Elias was the second son of John and Jane Jones. He had an older brother, John William, and two sisters, Mary and Sarah. In the 1911 census Elias was a pony driver below ground in the colliery. He was 17 in 1911 and 25 when he died in 1918. At the time of his death he had served for 3 years and 4 months.
Elias was a stretcher-bearer in the 14th Battalion of the Royal Welsh Fusiliers. His distinguished war service is documented in the local newspaper, the Prestatyn Weekly. On 10th March 1917 it reported his promotion from private to full corporal along with the award of the Military Medal for continuous good work. In September of the same year it reported that he had been awarded the DCM “for his gallant work during the last great push in Flanders”. The informant goes on to comment what an unusual honour this was for a non-combatant. “Corporal Jones is the N.C.O. in charge of the stretcher-bearers of the Battalion, and they had a very trying time of it, for the ground was just like a morass – simply mud, slime and shell-holes, the whole way from the front line to the dressing stations, and when one realises that it took from two to four hours to carry a case, and that under continuous shell-fire and pitiless rain, one may have a vague idea of what a stretcher-bearer’s work is during an advance. Corp. Jones must have done exceptionally good work, for it is quite an unusual thing for a non-combatant to have two highly valued medals for gallantry conferred on him. It speaks very highly of his courage and devotion to duty …”.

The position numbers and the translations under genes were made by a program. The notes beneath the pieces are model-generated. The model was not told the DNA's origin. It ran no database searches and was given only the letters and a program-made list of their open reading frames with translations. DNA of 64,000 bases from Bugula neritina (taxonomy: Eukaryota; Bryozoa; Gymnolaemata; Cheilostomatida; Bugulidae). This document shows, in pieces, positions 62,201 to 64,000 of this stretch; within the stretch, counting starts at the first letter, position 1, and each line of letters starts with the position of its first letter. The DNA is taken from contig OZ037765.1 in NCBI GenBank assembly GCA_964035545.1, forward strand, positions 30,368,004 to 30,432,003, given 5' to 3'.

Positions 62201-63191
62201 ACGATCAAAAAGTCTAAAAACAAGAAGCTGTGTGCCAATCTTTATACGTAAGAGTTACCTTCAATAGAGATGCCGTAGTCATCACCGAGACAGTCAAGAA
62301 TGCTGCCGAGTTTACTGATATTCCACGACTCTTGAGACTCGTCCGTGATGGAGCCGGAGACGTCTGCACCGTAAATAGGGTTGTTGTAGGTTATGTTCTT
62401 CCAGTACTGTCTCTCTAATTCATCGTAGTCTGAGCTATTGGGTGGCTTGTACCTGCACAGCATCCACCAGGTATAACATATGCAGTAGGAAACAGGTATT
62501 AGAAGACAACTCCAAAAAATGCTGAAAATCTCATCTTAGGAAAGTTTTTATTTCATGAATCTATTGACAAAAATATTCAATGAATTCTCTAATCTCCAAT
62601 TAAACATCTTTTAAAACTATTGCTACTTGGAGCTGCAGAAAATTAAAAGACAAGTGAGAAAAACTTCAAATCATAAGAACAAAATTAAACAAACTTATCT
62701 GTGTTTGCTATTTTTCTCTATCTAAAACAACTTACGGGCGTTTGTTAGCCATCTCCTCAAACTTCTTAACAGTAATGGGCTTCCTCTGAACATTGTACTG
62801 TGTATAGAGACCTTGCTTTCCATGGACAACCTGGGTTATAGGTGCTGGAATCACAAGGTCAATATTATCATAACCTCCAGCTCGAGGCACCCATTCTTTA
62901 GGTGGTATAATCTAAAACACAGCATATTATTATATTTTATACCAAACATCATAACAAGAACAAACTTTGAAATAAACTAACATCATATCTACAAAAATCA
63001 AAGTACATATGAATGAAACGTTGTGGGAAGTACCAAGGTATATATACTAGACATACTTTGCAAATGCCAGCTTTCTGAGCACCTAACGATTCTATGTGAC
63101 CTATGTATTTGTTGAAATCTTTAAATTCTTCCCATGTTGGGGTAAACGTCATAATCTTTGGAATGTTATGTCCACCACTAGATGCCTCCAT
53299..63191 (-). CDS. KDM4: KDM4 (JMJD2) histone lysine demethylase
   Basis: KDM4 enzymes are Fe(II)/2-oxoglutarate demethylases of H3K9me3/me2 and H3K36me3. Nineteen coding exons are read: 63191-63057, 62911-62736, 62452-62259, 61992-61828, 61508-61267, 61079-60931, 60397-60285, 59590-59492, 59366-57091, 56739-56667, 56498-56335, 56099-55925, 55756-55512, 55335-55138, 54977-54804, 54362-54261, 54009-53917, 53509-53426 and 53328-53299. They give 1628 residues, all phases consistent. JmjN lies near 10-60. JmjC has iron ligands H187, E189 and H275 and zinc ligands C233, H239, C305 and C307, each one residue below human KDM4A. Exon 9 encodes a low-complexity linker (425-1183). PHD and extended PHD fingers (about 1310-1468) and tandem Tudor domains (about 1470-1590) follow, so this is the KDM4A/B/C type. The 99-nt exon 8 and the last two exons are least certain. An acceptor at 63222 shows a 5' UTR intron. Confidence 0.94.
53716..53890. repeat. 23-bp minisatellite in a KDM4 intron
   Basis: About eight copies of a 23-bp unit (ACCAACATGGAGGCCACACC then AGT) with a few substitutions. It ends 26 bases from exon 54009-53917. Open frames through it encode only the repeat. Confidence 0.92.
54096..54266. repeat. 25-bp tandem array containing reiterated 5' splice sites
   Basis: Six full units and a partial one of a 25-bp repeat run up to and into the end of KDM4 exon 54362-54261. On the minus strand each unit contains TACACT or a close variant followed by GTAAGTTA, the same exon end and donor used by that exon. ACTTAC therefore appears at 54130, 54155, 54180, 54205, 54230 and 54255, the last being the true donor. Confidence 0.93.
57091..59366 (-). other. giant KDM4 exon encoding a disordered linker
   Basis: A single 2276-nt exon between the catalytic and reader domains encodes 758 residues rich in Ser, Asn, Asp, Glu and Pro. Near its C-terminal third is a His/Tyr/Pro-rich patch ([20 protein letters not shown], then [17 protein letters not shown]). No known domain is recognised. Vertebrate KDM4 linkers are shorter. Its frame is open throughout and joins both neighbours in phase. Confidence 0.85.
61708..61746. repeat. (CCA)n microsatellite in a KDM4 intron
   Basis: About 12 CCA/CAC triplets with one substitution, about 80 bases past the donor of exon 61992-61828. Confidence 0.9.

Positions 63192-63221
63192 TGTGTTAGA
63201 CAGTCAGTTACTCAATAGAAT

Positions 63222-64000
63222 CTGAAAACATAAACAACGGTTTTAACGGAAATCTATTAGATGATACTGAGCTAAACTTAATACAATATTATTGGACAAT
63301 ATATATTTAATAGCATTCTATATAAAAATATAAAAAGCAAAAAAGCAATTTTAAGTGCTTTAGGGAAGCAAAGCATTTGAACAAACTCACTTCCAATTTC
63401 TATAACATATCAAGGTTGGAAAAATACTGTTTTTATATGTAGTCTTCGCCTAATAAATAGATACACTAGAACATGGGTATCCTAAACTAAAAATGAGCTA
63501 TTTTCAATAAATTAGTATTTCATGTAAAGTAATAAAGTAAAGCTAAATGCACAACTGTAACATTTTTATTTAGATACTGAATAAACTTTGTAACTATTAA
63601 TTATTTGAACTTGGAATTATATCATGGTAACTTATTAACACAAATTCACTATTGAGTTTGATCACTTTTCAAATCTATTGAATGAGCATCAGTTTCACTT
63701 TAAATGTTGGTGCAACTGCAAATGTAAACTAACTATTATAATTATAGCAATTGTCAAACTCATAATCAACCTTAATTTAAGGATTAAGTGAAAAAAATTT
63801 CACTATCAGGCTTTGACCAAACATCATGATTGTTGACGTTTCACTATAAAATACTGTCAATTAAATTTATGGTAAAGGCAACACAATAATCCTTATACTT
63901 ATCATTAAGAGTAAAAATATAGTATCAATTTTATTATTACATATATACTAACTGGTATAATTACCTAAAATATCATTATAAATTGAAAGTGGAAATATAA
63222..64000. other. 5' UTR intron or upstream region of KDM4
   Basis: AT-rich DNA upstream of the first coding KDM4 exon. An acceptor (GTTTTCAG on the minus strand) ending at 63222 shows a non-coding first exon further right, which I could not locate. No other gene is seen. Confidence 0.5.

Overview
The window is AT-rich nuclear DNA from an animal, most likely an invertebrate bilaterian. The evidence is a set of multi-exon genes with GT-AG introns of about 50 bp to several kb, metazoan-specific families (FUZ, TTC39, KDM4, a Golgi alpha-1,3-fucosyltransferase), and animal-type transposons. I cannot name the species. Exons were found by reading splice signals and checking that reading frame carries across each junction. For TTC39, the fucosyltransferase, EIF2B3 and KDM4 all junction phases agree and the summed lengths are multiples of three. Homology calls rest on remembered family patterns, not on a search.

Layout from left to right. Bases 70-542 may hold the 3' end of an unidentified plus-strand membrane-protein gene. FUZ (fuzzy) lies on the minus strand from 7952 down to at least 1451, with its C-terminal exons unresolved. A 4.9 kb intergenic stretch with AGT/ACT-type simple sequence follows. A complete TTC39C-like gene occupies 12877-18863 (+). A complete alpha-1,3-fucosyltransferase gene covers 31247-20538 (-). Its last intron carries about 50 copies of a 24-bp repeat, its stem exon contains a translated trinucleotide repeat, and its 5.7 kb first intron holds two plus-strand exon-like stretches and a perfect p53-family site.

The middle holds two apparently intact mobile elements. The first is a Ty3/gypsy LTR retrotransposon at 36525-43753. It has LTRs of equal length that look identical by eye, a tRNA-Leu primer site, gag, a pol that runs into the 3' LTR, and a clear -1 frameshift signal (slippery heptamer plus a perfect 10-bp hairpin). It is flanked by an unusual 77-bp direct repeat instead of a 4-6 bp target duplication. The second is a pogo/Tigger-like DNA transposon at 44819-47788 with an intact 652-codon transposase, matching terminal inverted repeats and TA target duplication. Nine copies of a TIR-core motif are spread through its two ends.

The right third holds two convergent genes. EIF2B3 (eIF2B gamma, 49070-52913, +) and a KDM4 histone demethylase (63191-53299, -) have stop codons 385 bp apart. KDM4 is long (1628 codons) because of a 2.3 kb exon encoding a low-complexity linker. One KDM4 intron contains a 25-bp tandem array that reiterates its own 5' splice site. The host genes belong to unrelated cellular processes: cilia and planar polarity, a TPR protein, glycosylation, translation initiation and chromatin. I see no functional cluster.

“D C M Citation “For conspicuous gallantry and devotion to duty. Hearing that there were many wounded in front of the line held by his battalion, he went forward, in broad daylight and in full view of the enemy over ground which was heavily sniped, and brought in his wounded comrades back to the aid post. He set a very splendid example of devotion and total disregard of his own safety.” Seems to be for gallantry on 1/2nd August 1917, in the aftermath of the 31st July attack on Pilkem Ridge, Third Ypres.”
In November 1917 Elias came home on leave and was “the object of many hearty congratulations”. A concert was arranged in the Wesleyan schoolroom and Elias was presented with a gold watch and chain along with money raised from public subscription.
The report of his death appeared in the paper initially on 4th May – an unofficial report from the chaplain who had conducted the funeral. It was confirmed officially.on 11th May 1918, quoting a letter of condolence from the local MP, John Herbert Lewis, and a comrade, Sgt Sutton, who commented that he had fully expected Corporal Jones to be awarded the V.C., that he was “one of the bravest men in the division” and that “officers and men thought the world of him”.